When the cast of Canadian production of “Billy Elliot: The Musical” took their final bow after a recent show, the audience didn’t make a single sound — not even a woof.
A polite crowd of about a dozen future service dogs attended an August performance at Ontario’s Stratford Festival as part of their training. While a silent curtain call might disappoint actors, the dogs’ spellbound stillness is a great sign for their future handlers.
The event was part of a two-year training program by K-9 Country Inn Working Service Dogs, head trainer Laura MacKenzie told CNN. The future service dogs have toured zoos, subways, and crowded fairs to acclimate them to the unfamiliar lights and sounds, rapid movements and bustling crowds they might encounter with their handler, she said.
At the theater, the dogs are expected to sit under the seat or curl up at their handlers’ feet while their humans enjoy the show, she said.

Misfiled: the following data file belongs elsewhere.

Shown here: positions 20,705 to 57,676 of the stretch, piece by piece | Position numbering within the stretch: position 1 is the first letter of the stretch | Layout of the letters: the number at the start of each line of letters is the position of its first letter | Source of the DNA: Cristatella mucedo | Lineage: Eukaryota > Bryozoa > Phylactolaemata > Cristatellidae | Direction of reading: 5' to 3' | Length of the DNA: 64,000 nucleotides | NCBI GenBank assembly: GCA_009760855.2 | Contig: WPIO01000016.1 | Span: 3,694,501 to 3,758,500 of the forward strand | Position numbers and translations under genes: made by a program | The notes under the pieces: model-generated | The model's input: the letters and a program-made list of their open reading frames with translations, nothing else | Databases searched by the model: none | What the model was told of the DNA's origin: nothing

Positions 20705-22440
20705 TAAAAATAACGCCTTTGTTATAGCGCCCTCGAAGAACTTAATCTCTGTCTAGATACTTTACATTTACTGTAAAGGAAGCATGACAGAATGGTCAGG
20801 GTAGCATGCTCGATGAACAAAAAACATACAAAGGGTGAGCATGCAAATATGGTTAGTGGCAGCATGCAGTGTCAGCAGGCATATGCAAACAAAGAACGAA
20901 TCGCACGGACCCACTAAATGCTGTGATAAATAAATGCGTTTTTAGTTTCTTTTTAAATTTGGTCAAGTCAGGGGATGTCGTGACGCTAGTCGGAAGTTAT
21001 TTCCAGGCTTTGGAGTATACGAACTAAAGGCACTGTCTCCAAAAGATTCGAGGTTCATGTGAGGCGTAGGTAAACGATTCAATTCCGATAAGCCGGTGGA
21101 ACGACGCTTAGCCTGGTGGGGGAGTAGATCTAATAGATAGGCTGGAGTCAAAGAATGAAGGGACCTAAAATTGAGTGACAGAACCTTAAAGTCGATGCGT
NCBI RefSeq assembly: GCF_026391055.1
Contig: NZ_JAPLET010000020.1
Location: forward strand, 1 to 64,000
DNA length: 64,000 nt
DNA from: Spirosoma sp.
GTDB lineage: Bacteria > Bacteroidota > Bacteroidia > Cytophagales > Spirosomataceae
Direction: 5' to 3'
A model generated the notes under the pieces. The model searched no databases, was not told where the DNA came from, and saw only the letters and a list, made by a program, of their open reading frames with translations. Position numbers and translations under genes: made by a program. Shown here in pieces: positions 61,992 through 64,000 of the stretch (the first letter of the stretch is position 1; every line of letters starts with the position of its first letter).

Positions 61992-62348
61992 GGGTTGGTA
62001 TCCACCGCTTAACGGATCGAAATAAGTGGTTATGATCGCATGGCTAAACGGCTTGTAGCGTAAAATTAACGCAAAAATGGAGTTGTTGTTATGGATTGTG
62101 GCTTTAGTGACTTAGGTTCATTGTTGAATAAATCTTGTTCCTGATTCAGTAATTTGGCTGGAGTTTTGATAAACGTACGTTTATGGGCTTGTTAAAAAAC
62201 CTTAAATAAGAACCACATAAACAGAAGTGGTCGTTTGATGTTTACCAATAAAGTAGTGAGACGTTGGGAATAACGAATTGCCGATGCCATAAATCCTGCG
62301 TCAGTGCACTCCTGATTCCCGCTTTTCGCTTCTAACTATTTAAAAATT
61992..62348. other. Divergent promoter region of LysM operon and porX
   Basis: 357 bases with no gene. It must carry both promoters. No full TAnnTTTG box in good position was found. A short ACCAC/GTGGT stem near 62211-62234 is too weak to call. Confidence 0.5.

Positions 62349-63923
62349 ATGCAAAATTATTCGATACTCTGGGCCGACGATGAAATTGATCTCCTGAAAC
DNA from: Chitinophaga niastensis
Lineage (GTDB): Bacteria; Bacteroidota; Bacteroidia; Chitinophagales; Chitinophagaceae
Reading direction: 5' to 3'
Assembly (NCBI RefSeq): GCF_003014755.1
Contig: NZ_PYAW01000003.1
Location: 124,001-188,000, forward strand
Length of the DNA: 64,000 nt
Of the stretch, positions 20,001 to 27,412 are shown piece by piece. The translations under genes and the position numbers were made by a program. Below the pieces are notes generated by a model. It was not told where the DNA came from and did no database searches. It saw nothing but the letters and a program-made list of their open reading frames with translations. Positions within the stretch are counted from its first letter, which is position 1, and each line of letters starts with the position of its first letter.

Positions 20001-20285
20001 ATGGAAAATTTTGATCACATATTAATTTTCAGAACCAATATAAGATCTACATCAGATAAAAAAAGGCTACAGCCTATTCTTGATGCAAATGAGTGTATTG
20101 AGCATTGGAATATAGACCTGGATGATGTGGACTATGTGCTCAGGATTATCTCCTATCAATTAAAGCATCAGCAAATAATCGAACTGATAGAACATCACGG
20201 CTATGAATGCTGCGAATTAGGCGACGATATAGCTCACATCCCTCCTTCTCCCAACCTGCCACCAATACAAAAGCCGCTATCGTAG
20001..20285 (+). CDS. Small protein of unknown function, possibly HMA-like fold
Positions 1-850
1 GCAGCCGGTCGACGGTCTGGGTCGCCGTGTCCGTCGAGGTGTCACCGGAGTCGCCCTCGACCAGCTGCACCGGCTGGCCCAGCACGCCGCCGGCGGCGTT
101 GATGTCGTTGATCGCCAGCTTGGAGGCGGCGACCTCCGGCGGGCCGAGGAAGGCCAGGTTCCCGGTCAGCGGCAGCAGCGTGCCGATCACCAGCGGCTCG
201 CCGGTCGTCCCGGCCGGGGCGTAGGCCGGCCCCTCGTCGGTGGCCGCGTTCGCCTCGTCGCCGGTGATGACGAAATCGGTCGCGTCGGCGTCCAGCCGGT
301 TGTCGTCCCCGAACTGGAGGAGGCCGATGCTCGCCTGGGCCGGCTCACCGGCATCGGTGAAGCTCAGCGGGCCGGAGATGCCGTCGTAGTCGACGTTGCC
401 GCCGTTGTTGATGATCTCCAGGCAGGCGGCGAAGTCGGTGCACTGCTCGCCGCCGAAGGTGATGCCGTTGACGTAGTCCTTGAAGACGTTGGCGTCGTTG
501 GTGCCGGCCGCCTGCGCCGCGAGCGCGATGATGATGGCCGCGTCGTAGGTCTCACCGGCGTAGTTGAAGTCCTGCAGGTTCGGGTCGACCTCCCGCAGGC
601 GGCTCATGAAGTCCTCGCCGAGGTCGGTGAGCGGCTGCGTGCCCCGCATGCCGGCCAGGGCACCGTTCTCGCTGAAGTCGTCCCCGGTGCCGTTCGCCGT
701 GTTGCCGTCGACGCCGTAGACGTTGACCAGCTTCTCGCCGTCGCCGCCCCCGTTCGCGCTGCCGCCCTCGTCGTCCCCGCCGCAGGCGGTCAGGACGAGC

They stayed calm and quiet throughout the performance, but a few curious pups peeked their furry heads over the seats to catch a few minutes of the show, she said.
Ann Swerdfager of the Stratford Festival told CNN that many of the theater’s patrons bring their service dogs to performances, so the company was “thrilled” to host the dogs for training.
The non-profit theater company hosts “relaxed performances” designed for audiences sensitive to light, sound, and noise — a perfect training ground for service-dog hopefuls.
A new crew of canine companions will return to the theater in October for another relaxed performance and maybe a glimpse of theatrical magic, Swerdfager said.
“The dogs were extremely well behaved,” she said. “We hope they will join us for years to come.”
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